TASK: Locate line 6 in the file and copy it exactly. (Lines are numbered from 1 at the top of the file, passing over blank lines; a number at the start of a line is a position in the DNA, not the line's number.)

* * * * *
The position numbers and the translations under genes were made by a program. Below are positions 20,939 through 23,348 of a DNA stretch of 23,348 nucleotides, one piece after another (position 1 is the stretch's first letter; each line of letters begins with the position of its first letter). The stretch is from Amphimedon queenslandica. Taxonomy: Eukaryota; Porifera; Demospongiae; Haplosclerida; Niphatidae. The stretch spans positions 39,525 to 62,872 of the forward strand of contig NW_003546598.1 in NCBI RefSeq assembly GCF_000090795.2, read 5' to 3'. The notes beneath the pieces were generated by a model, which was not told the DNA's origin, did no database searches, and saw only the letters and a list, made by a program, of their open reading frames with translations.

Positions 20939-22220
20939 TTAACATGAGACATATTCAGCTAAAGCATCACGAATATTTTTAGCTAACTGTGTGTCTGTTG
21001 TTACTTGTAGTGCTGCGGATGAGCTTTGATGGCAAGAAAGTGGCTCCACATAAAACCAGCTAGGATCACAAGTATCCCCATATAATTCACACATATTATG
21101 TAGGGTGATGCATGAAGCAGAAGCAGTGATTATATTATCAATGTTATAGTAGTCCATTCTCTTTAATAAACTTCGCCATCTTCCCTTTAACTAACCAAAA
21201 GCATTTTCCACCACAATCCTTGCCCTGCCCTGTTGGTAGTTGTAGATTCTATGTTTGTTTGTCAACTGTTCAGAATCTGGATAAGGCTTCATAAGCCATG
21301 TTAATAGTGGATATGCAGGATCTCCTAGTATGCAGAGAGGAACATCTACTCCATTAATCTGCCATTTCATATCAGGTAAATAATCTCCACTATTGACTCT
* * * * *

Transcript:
21201 GCATTTTCCACCACAATCCTTGCCCTGCCCTGTTGGTAGTTGTAGATTCTATGTTTGTTTGTCAACTGTTCAGAATCTGGATAAGGCTTCATAAGCCATG